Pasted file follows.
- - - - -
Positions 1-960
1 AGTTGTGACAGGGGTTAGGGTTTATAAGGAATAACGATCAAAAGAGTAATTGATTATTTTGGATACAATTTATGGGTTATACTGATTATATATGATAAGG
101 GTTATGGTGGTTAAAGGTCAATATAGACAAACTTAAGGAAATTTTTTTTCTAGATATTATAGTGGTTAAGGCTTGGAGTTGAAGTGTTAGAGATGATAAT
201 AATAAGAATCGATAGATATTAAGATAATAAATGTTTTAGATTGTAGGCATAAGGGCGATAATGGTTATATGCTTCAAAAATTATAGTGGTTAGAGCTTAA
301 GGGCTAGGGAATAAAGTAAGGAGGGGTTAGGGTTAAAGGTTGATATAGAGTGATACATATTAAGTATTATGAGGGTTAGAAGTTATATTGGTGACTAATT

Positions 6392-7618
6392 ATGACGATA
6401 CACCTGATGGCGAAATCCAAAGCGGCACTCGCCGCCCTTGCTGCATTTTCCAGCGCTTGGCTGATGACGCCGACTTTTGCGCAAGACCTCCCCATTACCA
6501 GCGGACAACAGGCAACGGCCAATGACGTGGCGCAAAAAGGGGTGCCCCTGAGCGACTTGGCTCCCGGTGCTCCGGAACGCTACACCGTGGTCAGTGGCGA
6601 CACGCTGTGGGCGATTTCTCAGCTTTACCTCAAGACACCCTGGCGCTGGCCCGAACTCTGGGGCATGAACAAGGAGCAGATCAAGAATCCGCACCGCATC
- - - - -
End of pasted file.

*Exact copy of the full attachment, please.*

Positions 1-960
1 AGTTGTGACAGGGGTTAGGGTTTATAAGGAATAACGATCAAAAGAGTAATTGATTATTTTGGATACAATTTATGGGTTATACTGATTATATATGATAAGG
101 GTTATGGTGGTTAAAGGTCAATATAGACAAACTTAAGGAAATTTTTTTTCTAGATATTATAGTGGTTAAGGCTTGGAGTTGAAGTGTTAGAGATGATAAT
201 AATAAGAATCGATAGATATTAAGATAATAAATGTTTTAGATTGTAGGCATAAGGGCGATAATGGTTATATGCTTCAAAAATTATAGTGGTTAGAGCTTAA
301 GGGCTAGGGAATAAAGTAAGGAGGGGTTAGGGTTAAAGGTTGATATAGAGTGATACATATTAAGTATTATGAGGGTTAGAAGTTATATTGGTGACTAATT

Positions 6392-7618
6392 ATGACGATA
6401 CACCTGATGGCGAAATCCAAAGCGGCACTCGCCGCCCTTGCTGCATTTTCCAGCGCTTGGCTGATGACGCCGACTTTTGCGCAAGACCTCCCCATTACCA
6501 GCGGACAACAGGCAACGGCCAATGACGTGGCGCAAAAAGGGGTGCCCCTGAGCGACTTGGCTCCCGGTGCTCCGGAACGCTACACCGTGGTCAGTGGCGA
6601 CACGCTGTGGGCGATTTCTCAGCTTTACCTCAAGACACCCTGGCGCTGGCCCGAACTCTGGGGCATGAACAAGGAGCAGATCAAGAATCCGCACCGCATC